Do You Have to Force Your Writing?

Have desk, will write
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Do You Have to Force Your Writing?

Traci Kenworth

 

Do you wait for inspiration to strike? Or do you get to work despite the lack of it, determined to put something down on the paper even if it turns up to be only crud? When I was a newer writer I admit to the former. I would wait and wait for days, weeks, even months to be inspired by something I’d read, watched, or heard about. Sometimes even a song. Those days led to bursts of writing, but they were just that: sketches of what might be, a painting half-finished. Because you truly can’t finish something unless you keep at it.

As I grew in my craft, I heard over and over the advice to plant your butt in the chair and write. It was the only way to go. And you know what? They were right. The more you sit there, trying to create something from scratch, forcing yourself to put one word down at a time, works. I’m not saying that these sentences will shine. Heck, they may not even be needed, or make it into the final draft. But they mean, you’ve accomplished something today and that’s a plus.

When I begin writing for the day, I often go back and read out loud the chapter I’m working on. I listen for mistakes, something that throws me off, an area where I could’ve expanded or let go. These actions get me ready to work. Because as I’m reviewing yesterday or this morning’s work, I get back into the mood I had when writing/creating it. It becomes a stepping stone from one place to another.

I know it’s not easy. If everyone could do it, they would. But the gift is down there, inside of you, why not bring it forth and polish it? A bit of no getting up from the chair until you move forward never hurt anybody. The seed you planted when you began the story, the what if needs to be watered, nurtured for further growth. If you wait for the sun to shine, you’re not giving it your all. You have to get in there and build a greenhouse. Take it from the first step, to the next, and the next after that until you have a tomato. Tomato equals the results of all your hard work.

So after I read through aloud, I look at what I’ve outlined to happen in this scene. Who the main character in this one is? What are the points I want to get across? What is the inciting incident? And something I’ve recently learned about and which we work towards in a story during the first 25-50 pages, the catalyst (or the turning point in the story, at which the character has to make a major decision and there is no turning back from that action/s.). All this should help get the story to proceed for me. After all, I know where I’m headed and what has to fall into place in order to get there.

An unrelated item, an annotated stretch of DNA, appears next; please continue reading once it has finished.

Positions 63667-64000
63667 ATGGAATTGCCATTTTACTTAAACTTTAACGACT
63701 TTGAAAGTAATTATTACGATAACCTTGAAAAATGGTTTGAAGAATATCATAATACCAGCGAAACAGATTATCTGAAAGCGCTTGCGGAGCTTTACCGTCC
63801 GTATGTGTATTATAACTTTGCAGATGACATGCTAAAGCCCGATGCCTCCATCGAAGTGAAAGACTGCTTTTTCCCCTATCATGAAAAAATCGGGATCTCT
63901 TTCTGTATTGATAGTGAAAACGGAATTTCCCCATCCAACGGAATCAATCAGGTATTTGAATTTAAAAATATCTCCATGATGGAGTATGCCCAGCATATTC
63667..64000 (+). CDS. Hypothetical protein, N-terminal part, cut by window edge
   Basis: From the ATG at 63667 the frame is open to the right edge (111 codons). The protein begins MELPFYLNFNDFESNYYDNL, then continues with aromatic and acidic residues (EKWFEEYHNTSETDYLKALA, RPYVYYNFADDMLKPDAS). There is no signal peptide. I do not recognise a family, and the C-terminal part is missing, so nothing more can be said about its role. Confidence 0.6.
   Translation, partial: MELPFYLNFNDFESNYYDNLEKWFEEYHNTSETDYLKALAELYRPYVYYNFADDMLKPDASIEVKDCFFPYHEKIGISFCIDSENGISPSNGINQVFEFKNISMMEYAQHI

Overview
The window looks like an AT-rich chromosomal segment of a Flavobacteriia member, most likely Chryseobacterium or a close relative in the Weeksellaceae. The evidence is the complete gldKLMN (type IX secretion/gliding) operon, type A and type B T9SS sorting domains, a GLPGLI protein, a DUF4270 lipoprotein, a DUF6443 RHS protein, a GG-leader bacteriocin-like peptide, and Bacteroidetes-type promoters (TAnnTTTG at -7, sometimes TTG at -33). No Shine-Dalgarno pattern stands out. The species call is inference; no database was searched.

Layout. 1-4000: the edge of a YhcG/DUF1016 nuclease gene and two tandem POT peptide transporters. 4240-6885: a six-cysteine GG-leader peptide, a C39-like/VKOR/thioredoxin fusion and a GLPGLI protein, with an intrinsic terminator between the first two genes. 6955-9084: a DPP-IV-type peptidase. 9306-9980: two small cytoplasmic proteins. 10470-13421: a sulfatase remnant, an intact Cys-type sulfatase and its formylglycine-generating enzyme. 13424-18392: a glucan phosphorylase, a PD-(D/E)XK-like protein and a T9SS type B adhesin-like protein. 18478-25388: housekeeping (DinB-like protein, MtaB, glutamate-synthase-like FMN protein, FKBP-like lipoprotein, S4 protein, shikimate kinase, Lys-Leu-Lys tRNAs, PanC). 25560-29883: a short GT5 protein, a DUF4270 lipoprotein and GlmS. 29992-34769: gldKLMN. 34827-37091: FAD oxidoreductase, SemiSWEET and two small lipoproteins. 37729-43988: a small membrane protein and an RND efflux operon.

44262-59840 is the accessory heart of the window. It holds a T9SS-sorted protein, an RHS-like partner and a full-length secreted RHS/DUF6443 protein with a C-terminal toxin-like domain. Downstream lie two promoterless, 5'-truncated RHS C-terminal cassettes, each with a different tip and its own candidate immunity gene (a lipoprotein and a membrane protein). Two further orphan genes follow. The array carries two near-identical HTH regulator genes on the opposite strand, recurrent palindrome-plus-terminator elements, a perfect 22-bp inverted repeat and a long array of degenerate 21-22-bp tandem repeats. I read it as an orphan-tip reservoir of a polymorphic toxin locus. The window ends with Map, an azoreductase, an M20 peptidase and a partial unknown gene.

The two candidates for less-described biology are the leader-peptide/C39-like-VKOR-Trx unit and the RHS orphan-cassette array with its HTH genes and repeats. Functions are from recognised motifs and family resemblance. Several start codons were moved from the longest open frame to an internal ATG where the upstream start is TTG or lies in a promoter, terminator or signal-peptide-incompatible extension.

Each scene works together to build toward that climax, that end of all ends. And you can get there with a little solid faith in yourself. You’re a writer. What writers do is write. If you’re still waiting for inspiration to strike, it’s going to hold you back from your dreams. You need to sit down, take your craft firmly in hand, and push through the mental block until the words flow and the magic happens. There’s no getting away from being firm on this point with yourself. You’ll see if you follow this advice, your writing will grow in leaps and bounds.

And isn’t that something we all want to happen? To finally write that book that’s inside us? To hold it in our hands? To go on to the next? And the next? Our journey is never easy but it’s definitely worth it. The joy that bubbles up inside you when your characters’ spring to life, how it makes you cry alongside them, quake in fear, keeps you on the edge of your seat until the last page, will help strengthen you for what lies ahead. Since I let go of the waiting, I’ve written eight books (nine counting the one I’m working on at the moment). Each a step across the pond. When I reach that final step to publishing I’ll know, it wasn’t inspiration that brought me to it, but good old-fashioned hard work.

11 thoughts on “Do You Have to Force Your Writing?

  1. Very true, Rebekah. Getting something down, even if its schlock, gives you a chance to reexamine your story and come away with either a new angle to go at it, or shows you that you need to go back and correct something, ime.

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  2. Yeah, its true. As the old adage goes, its 5% inspiration and 95% perspiration. I think every writer has a different style in their writing process, one has to just find it and, as you say, put their butt in the chair and write.

    Thanks for the post!

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  3. I’m lucky. Inspiration for a new story idea usually hits while working on another book. I’ve never had that “what the hell I’m I going to write about now” moment. I develop the story (and create the story structure/outline) between drafts of the other project. 😀 Then I’m ready to go when I start querying the other ms. That helps keep my mind busy while waiting to hear back from agents.

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    1. So true, Lisa. I’ve written stuff I though was absolute drivel but when I came back to it later found that there were some saveable parts, after all. And sometimes it shot the story in a new direction, I hadn’t been thinking of…

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